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Fastly, the content delivery network, files for an IPO

Fastly, the content delivery network that’s raised $219 million in financing from investors (according to Crunchbase), is prepared for its close up in the public markets.

The eight-year-old company is one of several businesses that upgrade the download moment and delivery of dissimilar websites to internet browsers and it has just filed for an ipo.

Media companies like The brand-new York Times use Fastly to cache their homepages, media and articles on Fastly’s servers so that when somebody wants to browse the Times online, Fastly’s servers can send it directly to the browser. In some cases, Fastly serves up to 90 percent of browser requests.

E-commerce companies like Stripe and Ticketmaster are also enormous users of the service. They appreciate Fastly because its network of servers enable faster load times — sometimes as quickly as 20 or 30 milliseconds, according to the company.

The company raised its last circular of financing roughly nine months ago, a $40 million investment that Fastly said would be the last before a public benefaction.

True to its word, the company is hoping public markets have the appetite to feast on yet another “unicorn” business.

While Fastly lacks the sizzle of companies like Zoom, Pinterest or Lyft, its technology enables an enormous part of the activities in which consumers engage online, and it could be a bellwether for competitors like Cloudflare, which recently raised $150 million and was also exploring a public listing.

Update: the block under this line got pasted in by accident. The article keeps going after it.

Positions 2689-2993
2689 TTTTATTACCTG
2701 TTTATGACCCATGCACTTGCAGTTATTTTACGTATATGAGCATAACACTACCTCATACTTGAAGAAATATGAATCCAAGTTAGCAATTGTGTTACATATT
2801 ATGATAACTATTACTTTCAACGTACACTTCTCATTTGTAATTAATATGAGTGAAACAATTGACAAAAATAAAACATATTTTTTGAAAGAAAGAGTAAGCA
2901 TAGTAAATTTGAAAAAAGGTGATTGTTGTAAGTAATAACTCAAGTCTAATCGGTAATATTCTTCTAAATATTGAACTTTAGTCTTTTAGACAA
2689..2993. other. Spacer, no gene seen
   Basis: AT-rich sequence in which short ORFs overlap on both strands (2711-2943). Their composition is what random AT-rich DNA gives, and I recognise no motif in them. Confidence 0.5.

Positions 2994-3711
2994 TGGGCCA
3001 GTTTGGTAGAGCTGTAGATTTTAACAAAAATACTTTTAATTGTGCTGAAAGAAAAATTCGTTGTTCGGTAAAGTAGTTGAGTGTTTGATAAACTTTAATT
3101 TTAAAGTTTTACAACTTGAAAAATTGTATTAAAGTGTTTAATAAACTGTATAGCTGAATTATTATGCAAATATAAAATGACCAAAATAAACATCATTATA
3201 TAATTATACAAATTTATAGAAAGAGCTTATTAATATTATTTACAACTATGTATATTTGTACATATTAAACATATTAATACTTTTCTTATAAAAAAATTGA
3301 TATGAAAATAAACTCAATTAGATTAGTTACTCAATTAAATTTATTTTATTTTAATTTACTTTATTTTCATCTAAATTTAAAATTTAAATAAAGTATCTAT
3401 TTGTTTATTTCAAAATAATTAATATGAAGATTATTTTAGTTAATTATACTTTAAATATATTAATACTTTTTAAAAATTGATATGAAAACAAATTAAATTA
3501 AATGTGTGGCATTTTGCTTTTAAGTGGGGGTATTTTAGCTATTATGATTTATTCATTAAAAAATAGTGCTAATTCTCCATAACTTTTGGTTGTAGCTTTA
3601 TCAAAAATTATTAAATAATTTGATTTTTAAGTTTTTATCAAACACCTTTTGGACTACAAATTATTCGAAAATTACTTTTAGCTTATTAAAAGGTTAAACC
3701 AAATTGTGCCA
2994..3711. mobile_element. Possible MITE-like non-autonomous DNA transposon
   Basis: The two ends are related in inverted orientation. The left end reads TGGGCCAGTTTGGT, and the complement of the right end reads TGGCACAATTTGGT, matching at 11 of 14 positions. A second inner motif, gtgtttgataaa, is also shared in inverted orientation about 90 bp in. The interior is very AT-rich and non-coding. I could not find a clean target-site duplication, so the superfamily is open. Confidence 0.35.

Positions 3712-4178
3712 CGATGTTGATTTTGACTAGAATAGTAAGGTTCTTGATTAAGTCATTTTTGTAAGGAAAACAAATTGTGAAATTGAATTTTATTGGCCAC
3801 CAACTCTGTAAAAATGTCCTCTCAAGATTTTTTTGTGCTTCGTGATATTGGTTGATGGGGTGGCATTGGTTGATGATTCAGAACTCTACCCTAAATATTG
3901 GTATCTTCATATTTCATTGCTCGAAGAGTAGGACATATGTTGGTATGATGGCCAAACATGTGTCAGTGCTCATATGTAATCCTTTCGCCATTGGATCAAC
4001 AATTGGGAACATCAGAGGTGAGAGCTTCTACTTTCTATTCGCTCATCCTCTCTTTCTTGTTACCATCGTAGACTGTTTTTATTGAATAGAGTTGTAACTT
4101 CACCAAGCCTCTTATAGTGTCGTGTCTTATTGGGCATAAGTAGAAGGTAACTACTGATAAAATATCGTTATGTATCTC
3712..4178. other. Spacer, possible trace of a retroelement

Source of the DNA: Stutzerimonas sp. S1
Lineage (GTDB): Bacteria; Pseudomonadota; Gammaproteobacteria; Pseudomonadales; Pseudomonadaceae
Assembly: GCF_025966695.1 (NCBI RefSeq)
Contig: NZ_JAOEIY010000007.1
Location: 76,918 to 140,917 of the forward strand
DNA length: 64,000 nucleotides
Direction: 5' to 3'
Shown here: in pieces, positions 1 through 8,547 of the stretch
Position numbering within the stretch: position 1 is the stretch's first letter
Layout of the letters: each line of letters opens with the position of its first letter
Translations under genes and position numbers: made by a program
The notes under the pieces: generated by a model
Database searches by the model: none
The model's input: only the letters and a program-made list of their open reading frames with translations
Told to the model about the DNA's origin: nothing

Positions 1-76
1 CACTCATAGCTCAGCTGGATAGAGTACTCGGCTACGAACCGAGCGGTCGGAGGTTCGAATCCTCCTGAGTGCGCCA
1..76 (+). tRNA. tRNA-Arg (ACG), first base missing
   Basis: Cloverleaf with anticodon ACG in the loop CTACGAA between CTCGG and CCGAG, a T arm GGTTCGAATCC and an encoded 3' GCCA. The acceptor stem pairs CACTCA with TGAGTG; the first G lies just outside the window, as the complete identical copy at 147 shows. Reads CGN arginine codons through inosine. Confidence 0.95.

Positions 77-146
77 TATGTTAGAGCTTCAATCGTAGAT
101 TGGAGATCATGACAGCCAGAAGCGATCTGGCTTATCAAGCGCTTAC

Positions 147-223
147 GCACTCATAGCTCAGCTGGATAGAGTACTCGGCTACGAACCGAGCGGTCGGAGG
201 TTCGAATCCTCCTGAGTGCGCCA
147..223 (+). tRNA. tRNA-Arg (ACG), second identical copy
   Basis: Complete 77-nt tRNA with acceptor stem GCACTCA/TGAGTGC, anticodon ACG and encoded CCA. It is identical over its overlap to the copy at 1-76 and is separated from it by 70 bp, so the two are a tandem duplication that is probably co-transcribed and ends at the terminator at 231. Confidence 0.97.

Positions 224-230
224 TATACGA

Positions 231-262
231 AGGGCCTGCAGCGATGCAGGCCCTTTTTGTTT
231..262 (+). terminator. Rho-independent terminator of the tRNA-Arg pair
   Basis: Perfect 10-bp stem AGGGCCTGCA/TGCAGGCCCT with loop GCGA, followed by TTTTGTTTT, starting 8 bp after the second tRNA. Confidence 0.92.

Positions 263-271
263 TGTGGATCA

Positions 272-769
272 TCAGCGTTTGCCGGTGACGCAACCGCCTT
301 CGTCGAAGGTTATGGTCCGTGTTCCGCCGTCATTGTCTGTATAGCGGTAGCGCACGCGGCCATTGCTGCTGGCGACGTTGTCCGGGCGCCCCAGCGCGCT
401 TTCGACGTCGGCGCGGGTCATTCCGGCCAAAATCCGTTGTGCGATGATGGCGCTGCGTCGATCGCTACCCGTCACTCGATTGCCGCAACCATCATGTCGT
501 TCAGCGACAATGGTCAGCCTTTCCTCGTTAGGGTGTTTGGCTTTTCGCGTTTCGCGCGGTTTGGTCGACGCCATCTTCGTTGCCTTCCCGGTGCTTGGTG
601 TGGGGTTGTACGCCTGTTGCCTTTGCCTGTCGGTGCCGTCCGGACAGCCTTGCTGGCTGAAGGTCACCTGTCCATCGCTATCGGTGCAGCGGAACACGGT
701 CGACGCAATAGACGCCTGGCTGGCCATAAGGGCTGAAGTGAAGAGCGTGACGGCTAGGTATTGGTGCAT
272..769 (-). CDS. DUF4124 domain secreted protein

The company’s public filing has a placeholder amount of $100 million, but given the amount of funding the company has received, it’s far more likely to seek closer to $1 billion when it finally prices its shares.

Fastly reported revenue of roughly $145 million in 2018, compared to $105 million in 2017, and its losses declined year on year to $29 million, down from $31 million in the year-ago period. So its losses are shrinking, its revenue is growing (albeit slowly) and its cost of revenues are rising from $46 million to around $65 million over the same period.

That’s not a superb number for the company, but it’s offset by the amount of cash that the company’s getting from its customers. Fastly breaks out that number in its dollar-based net expansion rate figure, which grew 132 percent in 2018.

It’s an encouraging number, but as the company notes in its prospectus, it’s got an increasing number of challenges from brand-new and legacy vendors in the content delivery network space.

The marketplace for cloud computing platforms, particularly enterprise-grade products, “is highly fragmented, competitive and constantly evolving,” the company said in its prospectus. “With the introduction of brand-new technologies and marketplace entrants, we expect that the competitive environment in which we contest will remain intense going forward. Legacy CDNs, such as Akamai, Limelight, EdgeCast (part of Verizon Digital Media), Level3, and Imperva, and tiny business-focused CDNs, such as Cloudflare, InStart, StackPath, and part.io, offer products that contest with ours. We also contest with cloud providers who are starting to offer compute functionality at the edge like Amazon’s CloudFront, AWS Lambda, and Google Cloud Platform.”

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TechCrunch
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